The weekend chaos at ChatGPT developer OpenAI has put Microsoft well ahead in the artificial intelligence race. The software giant is capturing ousted OpenAI chief Sam Altman and other startup employees.

This means that Microsoft not only continues to have access to OpenAI technology as a major investor, but also has most of its own inventors.

Altman and other former OpenAI employees will lead a new research group at Microsoft, Microsoft CEO Satya Nadella announced Monday. Over the weekend, he unsuccessfully tried to get Altman, who was unexpectedly ousted on Friday, to return to the top position at OpenAI, according to media reports.

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Microsoft brings leading artificial intelligence experts under one roof

Microsoft is working to provide Altman and Co. with all the necessary resources as quickly as possible, Nadella emphasized. First of all, it will likely be the enormous computing power required by modern AI models.

Microsoft has a ton of them, which was also the main reason why Altman, as head of OpenAI, attracted the software giant as an investor. In return, Microsoft was given the opportunity to incorporate OpenAI technology such as ChatGPT into its products such as Office, which could change everyday office life.

ChatGPT, a chatbot that can formulate sentences at a human language level, created a huge stir around artificial intelligence about a year ago. Tech heavyweights such as Google and Facebook’s Meta group have rushed to release competing products. Until Friday, OpenAI seemed like the clear pioneer setting the pace—and Microsoft was depending on the company’s developments.

The software giant now has some of the industry’s leading minds to share their knowledge and develop its own artificial intelligence models. Microsoft’s wide range of products provides a wealth of data to explore. At the same time, the group has so many clients that using this technology can have a big impact.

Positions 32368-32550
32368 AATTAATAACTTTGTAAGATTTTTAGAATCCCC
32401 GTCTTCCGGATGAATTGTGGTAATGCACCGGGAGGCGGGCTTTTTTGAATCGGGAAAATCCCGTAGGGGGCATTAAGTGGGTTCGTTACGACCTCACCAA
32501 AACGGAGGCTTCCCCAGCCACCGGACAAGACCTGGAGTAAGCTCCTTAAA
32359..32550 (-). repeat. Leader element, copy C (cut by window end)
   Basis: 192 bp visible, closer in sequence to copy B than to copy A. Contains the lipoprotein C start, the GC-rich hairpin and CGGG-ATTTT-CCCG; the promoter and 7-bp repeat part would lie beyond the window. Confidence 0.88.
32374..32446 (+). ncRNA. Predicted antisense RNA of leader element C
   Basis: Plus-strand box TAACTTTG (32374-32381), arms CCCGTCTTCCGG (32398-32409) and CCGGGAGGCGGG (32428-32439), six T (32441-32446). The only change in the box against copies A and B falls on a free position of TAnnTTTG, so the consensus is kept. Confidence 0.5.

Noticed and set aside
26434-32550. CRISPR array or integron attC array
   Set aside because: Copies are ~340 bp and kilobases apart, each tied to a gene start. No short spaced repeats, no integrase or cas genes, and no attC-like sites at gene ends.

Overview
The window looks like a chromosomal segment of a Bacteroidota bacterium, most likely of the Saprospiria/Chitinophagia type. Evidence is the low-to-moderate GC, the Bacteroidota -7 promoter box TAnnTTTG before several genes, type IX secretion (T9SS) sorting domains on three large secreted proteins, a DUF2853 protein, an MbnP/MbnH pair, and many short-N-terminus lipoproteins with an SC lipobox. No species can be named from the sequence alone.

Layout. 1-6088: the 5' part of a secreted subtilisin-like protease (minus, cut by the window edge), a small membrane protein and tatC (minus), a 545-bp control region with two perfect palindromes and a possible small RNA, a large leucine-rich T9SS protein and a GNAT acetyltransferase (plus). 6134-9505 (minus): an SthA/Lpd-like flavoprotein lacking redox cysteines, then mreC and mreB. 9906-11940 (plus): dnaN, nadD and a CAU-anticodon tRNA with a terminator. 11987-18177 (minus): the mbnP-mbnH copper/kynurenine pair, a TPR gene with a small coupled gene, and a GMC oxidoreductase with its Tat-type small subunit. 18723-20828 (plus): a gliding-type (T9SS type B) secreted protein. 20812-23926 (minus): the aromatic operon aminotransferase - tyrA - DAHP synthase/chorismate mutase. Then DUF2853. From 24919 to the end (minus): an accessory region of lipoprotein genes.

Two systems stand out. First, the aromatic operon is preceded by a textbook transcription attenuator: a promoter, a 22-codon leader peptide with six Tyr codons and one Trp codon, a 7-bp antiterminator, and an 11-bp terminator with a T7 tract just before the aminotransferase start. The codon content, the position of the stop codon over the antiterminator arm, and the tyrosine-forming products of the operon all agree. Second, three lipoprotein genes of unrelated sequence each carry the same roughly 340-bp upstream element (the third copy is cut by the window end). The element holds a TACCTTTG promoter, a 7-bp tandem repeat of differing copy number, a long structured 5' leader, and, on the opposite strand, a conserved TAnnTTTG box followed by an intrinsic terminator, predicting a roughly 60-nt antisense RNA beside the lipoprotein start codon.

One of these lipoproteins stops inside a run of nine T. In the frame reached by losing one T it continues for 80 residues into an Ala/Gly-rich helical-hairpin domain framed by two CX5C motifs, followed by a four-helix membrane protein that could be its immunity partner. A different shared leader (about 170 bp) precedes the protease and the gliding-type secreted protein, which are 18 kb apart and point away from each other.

Riot at OpenAI?

Meanwhile, on OpenAI, the top position closed for the second time in three days. The interim leader is now Emmett Shear, the longtime head of gaming streaming platform Twitch.

Previous technology chief Mira Murati, who also took over interim leadership of OpenAI on Friday, has meanwhile reportedly sided with Altman. Late Monday, Murati and dozens of other company employees wrote verbatim that OpenAI is nothing without its people. It was like a riot.

According to media reports, a dispute over leadership at OpenAI led to Altman’s departure. Some leading figures, such as CTO Ilya Sutskever, were of the opinion that Altman wanted to bring artificial intelligence software to market too quickly and was too commercial in its approach. The majority of the board of directors was on their side.

The reasons for Altman’s expulsion have not yet been made public.

OpenAI was founded in 2015 as a non-profit organization whose mission is to advance artificial intelligence for the benefit of everyone. However, when it became clear that the donations would not generate the necessary billions in investment, a for-profit company was created, led by Altman. Among other things, he attracted Microsoft as an investor, thereby providing OpenAI with access to the necessary computing power.

However, the conflict between the two approaches grew deeper. This is now effectively leading to a split in OpenAI, with unclear prospects for the remaining company after leading employees leave. Altman will be joined at Microsoft by, among others, co-founder Greg Brockman.

As of Monday, there was no official information about why Altman lost his top post. The board said Friday only that it had lost confidence in Altman because he had not been honest in his communications with the board. This is unusually harsh wording for such press releases.

After his appointment, the new interim chief, Shear, simply wrote that the trigger was not specific disagreements over the safe pace of AI software adoption, but “completely different” reasons.
© dpa



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Former OpenAI chief Sam Altman joins Microsoft

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